Time to Get Out of Afghanistan?

Discussion in 'Archive: The Senate Floor' started by Jabbadabbado, Sep 1, 2009.

  1. DarthBoba Manager Emeritus

    Member Since:
    Jun 29, 2000
    star 9
    The same thing started happening in Iraq around 2008 or so, iirc-the news media simply stopped covering it because there wasn't much to report anymore.

    Or it could just be cyclical; when I was in Afghanistan in 2003-2004 the colder months were when violence was at an ebb, although it wasn't particularly violent during that time frame anyway.
  2. Alpha-Red Force Ghost

    Member Since:
    Apr 25, 2004
    star 5
    From what I hear, Afghanistan is still pretty bad....dunno about violence but rampant corruption is still destroying the country. We don't hear anything about it because the Arab uprising is the big story of the moment. Heck we don't even hear about Egypt much anymore, since that was so last month.
  3. DarthBoba Manager Emeritus

    Member Since:
    Jun 29, 2000
    star 9
    Gen. Petraeus testifies before Congress



    Basically, he's saying more or less the same thing about Afghanistan, now, that he was saying about Iraq in 2008 or so. It's not much of a surprise; the Taliban has had serious issues with maintaining the initiative they've built up predominantly because of their endemic logistical issues-most of their available weapons are 1980s era or older. Military equipment simply does not last that long even when it's well-maintained, which isn't something I can say for anything that's been sitting in an adobe hut or cave for decades.

    I'm currently wrapping up my fourth deployment, and while the Iraqis s
  4. SirakRomar Force Ghost

    Member Since:
    Mar 30, 2007
    star 4
    My brother returned from Afghanistan a few weeks ago and his best friend was hsot by a police man he was meant to train. Just like that. So, I´d say it´s still pretty bad. German forces had a lot of trouble, lately. I also read a few news about bombs in Kabul. Different from Iraq is the level of organisation the "opposing" forces have their and they are not there on some unreasonable war of faith, but because of very real political interests. Especially a drug trade and the billions of dollars invovled.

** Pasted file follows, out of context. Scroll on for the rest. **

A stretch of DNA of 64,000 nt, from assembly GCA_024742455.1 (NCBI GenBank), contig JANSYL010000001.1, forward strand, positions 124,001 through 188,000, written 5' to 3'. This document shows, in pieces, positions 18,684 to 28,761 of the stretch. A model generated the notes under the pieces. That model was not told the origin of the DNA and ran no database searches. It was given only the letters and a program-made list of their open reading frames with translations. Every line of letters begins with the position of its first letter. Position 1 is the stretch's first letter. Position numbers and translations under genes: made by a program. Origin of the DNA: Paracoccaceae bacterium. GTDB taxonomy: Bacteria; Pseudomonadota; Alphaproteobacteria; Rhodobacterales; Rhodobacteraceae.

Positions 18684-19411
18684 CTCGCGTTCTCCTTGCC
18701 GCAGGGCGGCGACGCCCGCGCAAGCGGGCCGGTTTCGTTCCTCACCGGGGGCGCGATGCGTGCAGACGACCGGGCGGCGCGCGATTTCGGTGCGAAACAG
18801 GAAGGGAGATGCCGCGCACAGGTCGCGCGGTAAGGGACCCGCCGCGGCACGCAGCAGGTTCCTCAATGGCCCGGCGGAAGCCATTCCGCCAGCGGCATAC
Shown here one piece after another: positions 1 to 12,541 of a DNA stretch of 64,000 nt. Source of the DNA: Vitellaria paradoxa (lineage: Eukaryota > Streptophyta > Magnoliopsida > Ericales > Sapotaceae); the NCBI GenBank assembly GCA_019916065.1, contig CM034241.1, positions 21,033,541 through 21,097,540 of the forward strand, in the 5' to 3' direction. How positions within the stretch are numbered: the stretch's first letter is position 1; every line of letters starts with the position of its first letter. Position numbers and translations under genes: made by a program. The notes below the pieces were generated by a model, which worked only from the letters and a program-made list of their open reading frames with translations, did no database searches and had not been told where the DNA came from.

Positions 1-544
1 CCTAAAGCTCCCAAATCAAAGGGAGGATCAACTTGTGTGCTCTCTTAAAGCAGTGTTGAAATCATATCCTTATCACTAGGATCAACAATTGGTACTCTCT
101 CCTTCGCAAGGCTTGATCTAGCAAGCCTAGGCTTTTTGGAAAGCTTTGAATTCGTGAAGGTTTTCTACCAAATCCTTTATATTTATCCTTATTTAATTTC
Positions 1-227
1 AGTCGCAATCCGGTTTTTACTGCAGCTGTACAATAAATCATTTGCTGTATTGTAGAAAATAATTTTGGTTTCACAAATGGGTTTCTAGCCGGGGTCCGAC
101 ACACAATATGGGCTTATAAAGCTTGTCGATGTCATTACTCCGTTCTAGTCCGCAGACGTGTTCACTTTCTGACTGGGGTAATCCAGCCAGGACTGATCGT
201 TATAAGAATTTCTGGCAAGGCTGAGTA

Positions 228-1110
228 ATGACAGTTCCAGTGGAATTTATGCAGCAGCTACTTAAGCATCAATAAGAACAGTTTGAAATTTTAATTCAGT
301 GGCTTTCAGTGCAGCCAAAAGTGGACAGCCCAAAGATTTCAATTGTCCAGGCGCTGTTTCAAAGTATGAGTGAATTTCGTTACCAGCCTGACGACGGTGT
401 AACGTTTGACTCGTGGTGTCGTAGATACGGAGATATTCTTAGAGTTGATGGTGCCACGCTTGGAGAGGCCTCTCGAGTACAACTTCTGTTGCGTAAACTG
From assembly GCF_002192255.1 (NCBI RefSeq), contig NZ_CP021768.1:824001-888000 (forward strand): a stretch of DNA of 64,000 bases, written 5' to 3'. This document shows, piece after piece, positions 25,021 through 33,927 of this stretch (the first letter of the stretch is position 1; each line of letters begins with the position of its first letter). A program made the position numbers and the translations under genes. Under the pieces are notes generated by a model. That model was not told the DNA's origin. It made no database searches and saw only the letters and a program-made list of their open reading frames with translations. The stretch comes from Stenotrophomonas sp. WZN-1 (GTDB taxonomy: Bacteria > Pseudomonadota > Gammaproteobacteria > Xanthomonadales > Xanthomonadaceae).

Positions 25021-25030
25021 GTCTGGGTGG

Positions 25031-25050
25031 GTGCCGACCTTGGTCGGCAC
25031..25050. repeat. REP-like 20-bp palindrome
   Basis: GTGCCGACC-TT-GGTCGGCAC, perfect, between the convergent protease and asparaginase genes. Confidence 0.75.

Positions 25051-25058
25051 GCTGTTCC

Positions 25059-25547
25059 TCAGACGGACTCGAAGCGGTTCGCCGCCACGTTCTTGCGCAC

All in all, if the US leaves, they all leave. And if that happens, nothing will change. Will it if the US stays? No. No necessary. But possibly. That was the chance they took when marching in, did they?
  5. Alpha-Red Force Ghost

    Member Since:
    Apr 25, 2004
    star 5
    Iraq's insurgency died out because the Sunnis who were behind it were quite weak. The Shi'ite side basically killed their way to victory and the Sunnis had to sue for peace. That's not quite the case with Afghanistan where you have the Pashtuns in the southeast arrayed against a bunch of other ethnicities in the northwest. The Pashtuns form the power base of the Taliban, and are overall more sympathetic to them than to the international forces in Afghanistan. And unlike the Sunnis in Iraq, they're much stronger numerically and they inhabit/control a sizable chunk of real estate.

    In other news, the Taliban are out on an ongoing assassination spree.
  6. Ghost Chosen One

    Member Since:
    Oct 13, 2003
    star 6
    Report: time is now for talks with Taliban to end the war


    The war in Afghanistan has reached a stalemate and the best time to jump-start a political settlement with the Taliban is now, according to a report released Wednesday by a U.S. think tank.

    The report, issued by the New Century Foundation, said the U.S. and Afghanistan's neighbors, especially Pakistan, must play key roles in any negotiations. Demands that the Taliban sever ties with al-Qaida or that foreign troops exit the nation, for example, should be considered goals, not preconditions of talks, the 126-page report said. The group also proposed that a neutral party, perhaps the United Nations, be named to facilitate the process.

    The report was released as President Hamid Karzai, for the second day in a row, called on the Taliban to lay down their weapons. At a high school in Kabul, Karzai pleaded with the Taliban to stop burning schools and reconcile with the government.

    "Once again I'm calling to the Taliban: Make friendship with education and come and make peace," Karzai said. "Let the Afghan children stand on their feet and then the foreigners will voluntarily leave. They will not come back and we won't need them. ... If you're going to burn the schools, it means you are the friend of the foreigners."